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Lien waiver for subcontractors

ColoradoLien Waivers

I am getting ready to start a project for a new homeowner. They asked me to produce a lien waiver for all my subcontractors before we begin work on the project. I guess I have two questions- 1) Can I have my subs sign a lien waiver before money has exchanged hands yet? Or should I just provide lien waivers for each progress payment? 2) Would it be easier to do an indemnification instead to protect the homeowner from any subcontractor mechanic liens?

1 reply

Jan 29, 2018
Colorado is one of the minority of states that allows the right to lien to be waived unconditionally through contract, prior to work being commenced (let alone payment being made or promised). This is not a popular position, however. As I am sure you are aware, subcontractors and suppliers are not necessarily keen on waiving the protections provided by lien rights before they even start work.

While it would probably go over better with your subs and suppliers to obtain and provide waivers to the owner pursuant to each progress payment, it doesn't appear that's what the owner is requesting. It' important to note, however, that (depending on the size and complexity of the project) it may be impossible to obtain lien waivers from all project participants prior to the beginning of the project. As you may know, but the homeowner may not, obtaining lien waivers from all your subs doesn't necessarily insulate the project from liens - there could be suppliers to subs, sub-subs, etc. that would still have lien rights if you provided waivers from all your subs prior to work.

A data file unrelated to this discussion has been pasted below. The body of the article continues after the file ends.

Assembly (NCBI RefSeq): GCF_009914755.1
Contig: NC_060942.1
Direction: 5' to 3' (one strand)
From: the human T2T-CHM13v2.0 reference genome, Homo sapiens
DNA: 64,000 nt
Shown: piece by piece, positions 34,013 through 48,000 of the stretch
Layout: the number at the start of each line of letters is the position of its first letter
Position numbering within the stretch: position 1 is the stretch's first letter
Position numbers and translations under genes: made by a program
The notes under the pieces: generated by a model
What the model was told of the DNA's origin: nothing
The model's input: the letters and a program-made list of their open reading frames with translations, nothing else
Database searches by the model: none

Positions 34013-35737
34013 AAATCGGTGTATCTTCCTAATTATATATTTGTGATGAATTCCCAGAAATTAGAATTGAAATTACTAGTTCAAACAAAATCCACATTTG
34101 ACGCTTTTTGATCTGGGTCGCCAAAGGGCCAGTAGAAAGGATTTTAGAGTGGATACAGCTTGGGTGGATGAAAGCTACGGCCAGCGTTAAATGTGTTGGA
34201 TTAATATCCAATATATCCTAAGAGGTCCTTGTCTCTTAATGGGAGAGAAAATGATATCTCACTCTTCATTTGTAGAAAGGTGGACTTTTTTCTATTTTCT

It's also important to note that lien rights cannot be waived by third-parties (i.e. a waiver agreement by you cannot bind your subs or suppliers who are not parties to that agreement). This is also important in terms of indemnification. Since a third party cannot waive other parties' lien rights, an indemnification agreement executed between the GC and the Owner may control ultimate liability for claims made, but will not control the ability of parties to file a lien against the property. This may be enough for the property owner, but it won't, by itself, control the ability of other parties to file liens.

The best solution, if the homeowner is amenable, is to collect lien waivers all the way down the chain, pursuant to each progress payment. That way subs can provide their own waiver (and waivers from any sub-sub or supplier) and you can provide the subs' waivers (and your own) all "rolled-up" pursuant to progress payments. Everybody stays protected, everybody is communicating and working together, and everybody is working to avoid liens at the same time.
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